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Functional lung avoidance for individualized radiotherapy (FLAIR): study protocol for a randomized, double-blind clinical trial



Although radiotherapy is a key component of curative-intent treatment for locally advanced, unresectable non-small cell lung cancer (NSCLC), it can be associated with substantial pulmonary toxicity in some patients. Current radiotherapy planning techniques aim to minimize the radiation dose to the lungs, without accounting for regional variations in lung function. Many patients, particularly smokers, can have substantial regional differences in pulmonary ventilation patterns, and it has been hypothesized that preferential avoidance of functional lung during radiotherapy may reduce toxicity. Although several investigators have shown that functional lung can be identified using advanced imaging techniques and/or demonstrated the feasibility and theoretical advantages of avoiding functional lung during radiotherapy, to our knowledge this premise has never been tested via a prospective randomized clinical trial.


Eligible patients will have Stage III NSCLC with intent to receive concurrent chemoradiotherapy (CRT). Every patient will undergo a pre-treatment functional lung imaging study using hyperpolarized 3He MRI in order to identify the spatial distribution of normally-ventilated lung. Before randomization, two clinically-approved radiotherapy plans will be devised for all patients on trial, termed standard and avoidance. The standard plan will be designed without reference to the functional state of the lung, while the avoidance plan will be optimized such that dose to functional lung is as low as reasonably achievable. Patients will then be randomized in a 1:1 ratio to receive either the standard or the avoidance plan, with both the physician and the patient blinded to the randomization results. This study aims to accrue a total of 64 patients within two years. The primary endpoint will be a pulmonary quality of life (QOL) assessment at 3 months post-treatment, measured using the functional assessment of cancer therapy–lung cancer subscale. Secondary endpoints include: pulmonary QOL at other time-points, provider-reported toxicity, overall survival, progression-free survival, and quality-adjusted survival.


This randomized, double-blind trial will comprehensively assess the impact of functional lung avoidance on pulmonary toxicity and quality of life in patients receiving concurrent CRT for locally advanced NSCLC.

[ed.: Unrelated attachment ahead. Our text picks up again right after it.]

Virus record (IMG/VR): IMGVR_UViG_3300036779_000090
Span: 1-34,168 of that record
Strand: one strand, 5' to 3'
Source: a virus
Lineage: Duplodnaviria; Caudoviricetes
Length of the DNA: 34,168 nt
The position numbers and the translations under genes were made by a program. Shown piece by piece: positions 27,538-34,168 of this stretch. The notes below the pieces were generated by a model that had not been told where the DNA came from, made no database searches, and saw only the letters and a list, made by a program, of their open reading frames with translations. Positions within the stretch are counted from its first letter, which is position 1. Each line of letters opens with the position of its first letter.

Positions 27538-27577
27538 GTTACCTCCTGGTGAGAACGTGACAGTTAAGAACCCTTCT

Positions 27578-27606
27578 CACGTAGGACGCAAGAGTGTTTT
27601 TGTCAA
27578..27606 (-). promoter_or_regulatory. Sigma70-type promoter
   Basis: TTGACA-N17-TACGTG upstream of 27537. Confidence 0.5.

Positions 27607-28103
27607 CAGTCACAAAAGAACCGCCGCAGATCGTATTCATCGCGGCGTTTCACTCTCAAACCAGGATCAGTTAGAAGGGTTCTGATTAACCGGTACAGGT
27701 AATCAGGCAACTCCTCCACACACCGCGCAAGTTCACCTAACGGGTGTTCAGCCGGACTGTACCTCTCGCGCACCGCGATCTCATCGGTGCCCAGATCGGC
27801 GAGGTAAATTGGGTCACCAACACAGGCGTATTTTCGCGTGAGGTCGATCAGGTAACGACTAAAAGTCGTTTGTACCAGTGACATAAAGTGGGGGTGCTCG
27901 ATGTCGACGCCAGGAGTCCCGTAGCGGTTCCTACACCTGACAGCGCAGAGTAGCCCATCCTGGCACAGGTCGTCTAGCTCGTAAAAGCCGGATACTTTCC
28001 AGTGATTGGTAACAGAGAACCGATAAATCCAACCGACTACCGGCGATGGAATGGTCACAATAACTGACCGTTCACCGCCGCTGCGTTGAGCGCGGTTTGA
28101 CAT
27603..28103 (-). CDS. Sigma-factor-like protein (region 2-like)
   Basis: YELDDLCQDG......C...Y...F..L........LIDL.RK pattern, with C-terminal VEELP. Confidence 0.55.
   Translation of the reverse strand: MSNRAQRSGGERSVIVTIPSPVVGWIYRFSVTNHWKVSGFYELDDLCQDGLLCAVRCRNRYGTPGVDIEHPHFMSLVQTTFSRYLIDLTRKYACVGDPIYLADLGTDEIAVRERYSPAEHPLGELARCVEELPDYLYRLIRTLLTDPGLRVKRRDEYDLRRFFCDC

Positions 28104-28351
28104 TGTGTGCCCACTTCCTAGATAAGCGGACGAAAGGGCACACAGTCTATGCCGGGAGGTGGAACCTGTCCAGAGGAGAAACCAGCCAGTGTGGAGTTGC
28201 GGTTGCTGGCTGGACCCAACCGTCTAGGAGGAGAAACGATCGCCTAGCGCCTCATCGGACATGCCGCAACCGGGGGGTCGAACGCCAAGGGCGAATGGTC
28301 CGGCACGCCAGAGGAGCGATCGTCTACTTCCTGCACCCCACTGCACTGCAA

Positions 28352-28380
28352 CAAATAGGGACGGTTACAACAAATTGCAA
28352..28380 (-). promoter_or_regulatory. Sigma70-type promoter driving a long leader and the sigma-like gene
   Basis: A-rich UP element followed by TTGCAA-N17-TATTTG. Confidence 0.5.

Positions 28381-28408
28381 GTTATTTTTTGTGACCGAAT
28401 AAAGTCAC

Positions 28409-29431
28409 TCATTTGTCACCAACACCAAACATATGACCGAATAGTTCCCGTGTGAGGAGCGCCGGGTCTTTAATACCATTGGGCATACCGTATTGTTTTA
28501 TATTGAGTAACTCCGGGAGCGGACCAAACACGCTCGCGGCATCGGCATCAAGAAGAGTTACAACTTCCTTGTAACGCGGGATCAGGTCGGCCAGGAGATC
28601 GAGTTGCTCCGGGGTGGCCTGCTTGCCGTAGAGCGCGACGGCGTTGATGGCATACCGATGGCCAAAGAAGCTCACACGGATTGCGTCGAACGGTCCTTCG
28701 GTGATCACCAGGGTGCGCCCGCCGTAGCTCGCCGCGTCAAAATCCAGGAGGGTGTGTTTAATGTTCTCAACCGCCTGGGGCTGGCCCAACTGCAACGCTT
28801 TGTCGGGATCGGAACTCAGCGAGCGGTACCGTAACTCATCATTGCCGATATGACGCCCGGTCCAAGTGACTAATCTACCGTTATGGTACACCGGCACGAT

Trial registration identifier: NCT02002052.

Peer Review reports


Radiation induced lung injury

Lung cancer is the most common cause of cancer death in men and women worldwide [1]. The large majority of lung cancer patients present with non-small cell lung cancer (NSCLC), and of these, approximately 30% present with locally advanced (stage III) disease. The current standard of care for locally advanced unresectable NSCLC is concurrent chemotherapy (CRT) with curative intent [2, 3]. Survival improvements of concurrent CRT over sequential CRT have been well-defined after multiple randomized trials, with concurrent CRT conferring a 10% overall survival benefit at two years [4, 5]; however, such treatment is associated with an increased risk of radiation-induced lung injury (RILI), including radiation pneumonitis (RP).

Clinically symptomatic RP occurs in 30-40% of patients after concurrent CRT and can have a major impact on quality of life, sometimes resulting in oxygen dependence, and in severe cases is fatal [6, 7]. Several factors are currently used to attempt to predict RP and to mitigate risk. Most of these predictive factors are metrics of the radiation dose delivered to normal lung, such as the volume of lung receiving ≥20 Gy of radiation, the mean lung dose and the dose per fraction of radiation. For example, a recent meta-analysis found that the volume of lung receiving at least 20 Gy (V20) is the best individual predictor of RP risk; a V20 > 40% is associated with a 35% risk of symptomatic RP, and >3% risk of fatal RP [7], supporting several previous single-institution studies [8] and a systematic review [6].

The risk of RP limits the radiotherapy dose that can be safely delivered. Although numerous modelling studies have indicated that higher doses of radiotherapy should be associated with improved oncologic outcomes, randomized data have shown that dose escalation leads to excess lung toxicity. The recent landmark RTOG 0617 randomized trial compared standard vs. high dose radiotherapy (60 Gy vs. 74 Gy), with concurrent chemotherapy, for locally advanced NSCLC. Overall survival at 18-months was 66.9% in the 60-Gy arm and 53.9% in the 74-Gy arm (p < 0.001), indicating inferior survival with dose-escalation [9].